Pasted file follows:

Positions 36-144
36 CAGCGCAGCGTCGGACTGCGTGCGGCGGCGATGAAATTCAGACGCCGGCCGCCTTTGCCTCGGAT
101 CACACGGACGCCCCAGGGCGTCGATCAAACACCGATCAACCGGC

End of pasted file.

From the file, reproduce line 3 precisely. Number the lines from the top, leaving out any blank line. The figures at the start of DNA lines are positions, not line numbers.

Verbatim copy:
101 CACACGGACGCCCCAGGGCGTCGATCAAACACCGATCAACCGGC